There is weak price competition in some areas of the asset management sector and greater transparency is needed on charges says the FCA.
What’s more, says the regulator, investment consultants undertake valuable due diligence for pension funds, but are not effective at identifying outperforming fund managers. And, the FCA will undertake further competition work on the retail distribution of funds, particularly in relation to the impact financial advisers and platforms have on value for money.
These were key findings of a just published asset management market study which was launched by the FCA back in November 2015. The study set out to examine whether institutional and retail investors get good value for money when purchasing asset management services.
In a statement issued today, the FCA said that:
- there is limited price competition for actively managed funds, meaning that investors often pay high charges. On average, these costs are not justified by higher returns
- there is stronger competition on price for passively managed funds, though the FCA did find some examples of poor value for money in this segment
- fund objectives are not always clear, and performance is not always reported against an appropriate benchmark
- despite a large number of firms operating in the market the asset management sector as a whole has enjoyed sustained, high profits over a number of years with significant price clustering
- investment consultants undertake valuable due diligence for pension funds but are not effective at identifying outperforming fund managers. There are also conflicts of interest in the investment consulting business model which require further scrutiny.
The FCA is proposing a number of remedies that seek to make competition work better in this market, and protect those least able to engage actively with their asset manager.
The remedies were listed in the statement and include:
- a strengthened duty on asset managers to act in the best interests of investors, including reforms to hold asset managers to account for how they deliver value for money
- introducing an all-in fee so that investors in funds can easily see what is being taken from the fund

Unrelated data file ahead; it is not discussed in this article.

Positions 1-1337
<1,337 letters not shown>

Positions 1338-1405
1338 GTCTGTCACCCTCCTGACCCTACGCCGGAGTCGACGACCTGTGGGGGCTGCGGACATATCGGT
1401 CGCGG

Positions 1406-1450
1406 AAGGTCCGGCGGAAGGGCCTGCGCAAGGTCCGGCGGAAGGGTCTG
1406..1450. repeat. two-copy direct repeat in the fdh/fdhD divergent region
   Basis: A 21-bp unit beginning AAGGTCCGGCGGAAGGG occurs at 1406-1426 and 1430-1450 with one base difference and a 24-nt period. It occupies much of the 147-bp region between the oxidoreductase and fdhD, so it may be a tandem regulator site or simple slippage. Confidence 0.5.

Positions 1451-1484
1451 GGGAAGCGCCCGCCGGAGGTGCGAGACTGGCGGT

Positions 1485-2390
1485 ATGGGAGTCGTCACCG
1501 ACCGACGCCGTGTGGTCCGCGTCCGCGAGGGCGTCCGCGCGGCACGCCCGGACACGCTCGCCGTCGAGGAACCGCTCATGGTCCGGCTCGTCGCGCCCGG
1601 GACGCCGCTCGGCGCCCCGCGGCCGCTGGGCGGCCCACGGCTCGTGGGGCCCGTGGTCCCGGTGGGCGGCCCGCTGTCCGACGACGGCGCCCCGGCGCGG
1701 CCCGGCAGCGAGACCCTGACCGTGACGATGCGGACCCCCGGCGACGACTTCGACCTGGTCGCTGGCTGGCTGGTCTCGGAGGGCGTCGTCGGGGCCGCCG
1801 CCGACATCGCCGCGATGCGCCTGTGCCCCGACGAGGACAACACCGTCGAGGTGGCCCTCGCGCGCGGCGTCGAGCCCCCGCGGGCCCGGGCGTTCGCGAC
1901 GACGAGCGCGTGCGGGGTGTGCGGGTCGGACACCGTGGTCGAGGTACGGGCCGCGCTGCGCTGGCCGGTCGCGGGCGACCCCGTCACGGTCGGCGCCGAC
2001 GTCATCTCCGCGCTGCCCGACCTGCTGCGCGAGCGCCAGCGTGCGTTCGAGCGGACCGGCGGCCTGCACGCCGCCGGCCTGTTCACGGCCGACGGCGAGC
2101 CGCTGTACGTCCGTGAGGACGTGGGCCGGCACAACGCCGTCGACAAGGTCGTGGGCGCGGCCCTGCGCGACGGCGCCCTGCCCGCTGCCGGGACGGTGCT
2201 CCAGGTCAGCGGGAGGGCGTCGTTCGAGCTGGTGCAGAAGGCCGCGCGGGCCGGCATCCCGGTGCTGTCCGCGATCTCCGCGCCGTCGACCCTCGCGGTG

- a number of measures aimed at helping retail investors identify which fund is right for them, such as requiring asset managers to be clear about the objectives of the fund, clarifying and strengthening the use of benchmarks and providing tools for investors to identify persistent underperformance
- making it easier for retail investors to move into better value share classes
- requiring clearer communication of fund charges and their impact at the point of sale and in ongoing communication to retail investors
- requiring increased transparency and standardisation of costs and charges information for institutional investors
- exploring the potential benefits of greater pooling of pension scheme assets; and
- requiring greater and clearer disclosure of fiduciary management fees and performance.
The FCA is considering making a market investigation reference to the Competition and Markets Authority (CMA) on the investment consultancy market. It has also recommended that HM Treasury considers bringing the provision of institutional investment advice within the FCA’s regulatory perimeter.
The FCA is now seeking views on its initial findings.
FCA CEO Statement
Chief Executive at the FCA Andrew Bailey said:
“Asset managers are responsible for the savings of millions of people in the UK, making decisions which affect their financial well-being both now and in the future.
“In today’s world of persistently low interest rates, it is vital that we do everything possible to enable people to accumulate and earn a return on their savings which can meet their lifetime needs. To achieve this, we need to ensure that competition in asset management works effectively to minimise the cost of investment.
“We want to see greater transparency so that investors can be clear about what they are paying and the impact charges have on their returns. We want asset managers to ensure investors receive value for money through pursuing energetically their duty to act in their customers’ best interests. The remedies that we are proposing today aim to achieve these outcomes.
“Low interest rates are necessary for the economy, but we have to do everything else we can to ease the burden on savers. This is one thing we can do.”